Although memory loss is typically one of the first warning signs of Alzheimer’s disease, occasionally forgetting words or names does not mean a person has Alzheimer’s.
Knowing the symptoms
According to the National Institute on Aging, there are additional signs that someone with Alzheimer’s disease may experience. In the early stages of the disease, these can include:
- Getting lost
- Having trouble handling money and paying bills
- Repeating questions
- Taking longer to complete normal daily tasks
- Displaying poor judgment
- Losing things or misplacing them in odd places
- Displaying mood and personality changes
There are other causes for memory problems, such as depression and particular medications or interactions between certain medications. These are treatable conditions and the symptoms can be reversed; however, these are also serious medical issues and should be identified and treated by a health care provider without delay. There is no single test or measure that can readily diagnose Alzheimer’s disease.
Why an early diagnosis matters
If you or someone you know has several or even most of the signs listed above, it does not mean that you or they have Alzheimer’s disease. It is important to consult a health care provider to rule out treatable causes when you or someone you know has concerns about memory loss, thinking skills or behavioral changes. Although the onset of Alzheimer’s disease cannot yet be stopped or reversed, an early diagnosis gives people and their families:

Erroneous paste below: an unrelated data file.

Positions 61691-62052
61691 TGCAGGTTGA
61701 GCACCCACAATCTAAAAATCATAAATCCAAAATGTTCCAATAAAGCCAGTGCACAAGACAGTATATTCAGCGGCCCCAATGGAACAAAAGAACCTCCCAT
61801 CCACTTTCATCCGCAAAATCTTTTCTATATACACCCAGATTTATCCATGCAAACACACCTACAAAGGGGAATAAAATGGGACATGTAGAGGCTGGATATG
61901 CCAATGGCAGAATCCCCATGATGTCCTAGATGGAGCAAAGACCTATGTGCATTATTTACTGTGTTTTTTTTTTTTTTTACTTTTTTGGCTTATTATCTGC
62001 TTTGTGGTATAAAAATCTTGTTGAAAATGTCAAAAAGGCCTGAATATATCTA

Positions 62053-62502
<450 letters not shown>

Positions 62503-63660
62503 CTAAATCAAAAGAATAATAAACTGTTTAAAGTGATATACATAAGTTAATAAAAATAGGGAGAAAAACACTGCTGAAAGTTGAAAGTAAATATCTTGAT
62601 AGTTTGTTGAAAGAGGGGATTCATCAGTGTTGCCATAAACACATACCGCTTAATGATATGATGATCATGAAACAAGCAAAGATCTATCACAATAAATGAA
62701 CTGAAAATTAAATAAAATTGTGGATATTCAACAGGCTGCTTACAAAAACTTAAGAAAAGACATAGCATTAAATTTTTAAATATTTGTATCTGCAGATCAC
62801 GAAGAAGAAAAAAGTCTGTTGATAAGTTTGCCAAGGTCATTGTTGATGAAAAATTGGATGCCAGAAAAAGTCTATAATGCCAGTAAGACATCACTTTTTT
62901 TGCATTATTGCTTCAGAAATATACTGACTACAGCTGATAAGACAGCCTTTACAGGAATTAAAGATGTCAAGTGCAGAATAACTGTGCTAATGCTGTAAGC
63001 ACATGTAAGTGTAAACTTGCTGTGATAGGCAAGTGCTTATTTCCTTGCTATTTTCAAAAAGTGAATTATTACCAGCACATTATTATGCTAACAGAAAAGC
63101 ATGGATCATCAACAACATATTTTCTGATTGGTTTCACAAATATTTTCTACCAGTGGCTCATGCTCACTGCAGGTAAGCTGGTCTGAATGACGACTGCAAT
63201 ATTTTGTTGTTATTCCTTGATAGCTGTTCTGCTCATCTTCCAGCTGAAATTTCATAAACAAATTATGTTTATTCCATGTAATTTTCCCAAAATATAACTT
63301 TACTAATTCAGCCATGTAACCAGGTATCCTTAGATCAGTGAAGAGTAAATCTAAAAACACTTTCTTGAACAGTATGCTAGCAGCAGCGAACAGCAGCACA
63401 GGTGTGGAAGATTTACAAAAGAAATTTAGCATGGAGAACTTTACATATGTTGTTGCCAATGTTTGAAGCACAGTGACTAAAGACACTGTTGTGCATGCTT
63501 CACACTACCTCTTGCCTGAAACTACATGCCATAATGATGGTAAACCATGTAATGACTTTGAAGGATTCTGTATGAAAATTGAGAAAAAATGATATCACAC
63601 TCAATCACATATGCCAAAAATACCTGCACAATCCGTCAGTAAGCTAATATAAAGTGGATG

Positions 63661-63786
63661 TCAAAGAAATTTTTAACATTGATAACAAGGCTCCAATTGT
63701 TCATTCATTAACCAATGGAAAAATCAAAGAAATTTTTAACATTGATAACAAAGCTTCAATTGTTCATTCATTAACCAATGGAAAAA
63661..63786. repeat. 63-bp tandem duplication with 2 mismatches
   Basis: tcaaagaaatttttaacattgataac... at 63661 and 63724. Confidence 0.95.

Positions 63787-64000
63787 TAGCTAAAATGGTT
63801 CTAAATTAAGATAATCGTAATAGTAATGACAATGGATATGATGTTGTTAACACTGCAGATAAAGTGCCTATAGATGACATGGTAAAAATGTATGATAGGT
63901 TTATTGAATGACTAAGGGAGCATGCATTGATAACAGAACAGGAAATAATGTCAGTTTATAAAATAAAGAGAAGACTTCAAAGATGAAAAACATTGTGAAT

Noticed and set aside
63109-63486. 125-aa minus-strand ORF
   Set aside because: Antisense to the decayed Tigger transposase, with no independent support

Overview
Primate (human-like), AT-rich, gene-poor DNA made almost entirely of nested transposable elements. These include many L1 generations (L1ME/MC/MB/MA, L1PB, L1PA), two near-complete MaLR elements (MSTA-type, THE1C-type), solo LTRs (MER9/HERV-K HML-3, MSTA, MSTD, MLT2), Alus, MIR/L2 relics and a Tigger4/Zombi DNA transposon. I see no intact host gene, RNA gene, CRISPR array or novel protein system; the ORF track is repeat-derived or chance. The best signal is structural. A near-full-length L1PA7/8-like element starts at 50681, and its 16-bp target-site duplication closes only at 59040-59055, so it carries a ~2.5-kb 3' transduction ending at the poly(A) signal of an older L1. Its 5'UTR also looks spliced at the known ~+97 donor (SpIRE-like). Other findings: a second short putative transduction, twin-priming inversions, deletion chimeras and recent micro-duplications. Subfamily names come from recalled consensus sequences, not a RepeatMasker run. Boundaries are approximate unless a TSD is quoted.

- More time to plan for the future.
- Lessened anxieties about unknown problems. Increased opportunities to participate in clinical drug trials to help advance research.
- The opportunity to make decisions about care, transportation, living options, finances and legal affairs.
- More time to develop relationships with doctors and care partners.
The bottom line is that signs and symptoms associated with Alzheimer’s disease shouldn’t be ignored. However, it’s not always the case that having some of these symptoms is a certain sign that you have the disease. Instead, until better diagnostic tests are designed, it’s better to err on the side of caution and discuss your concerns with your health care provider.
Dr. Valerie Edwards, Health Scientist, Healthy Aging Program, Division of Population Health, Centers for Disease Control and Prevention, [email protected]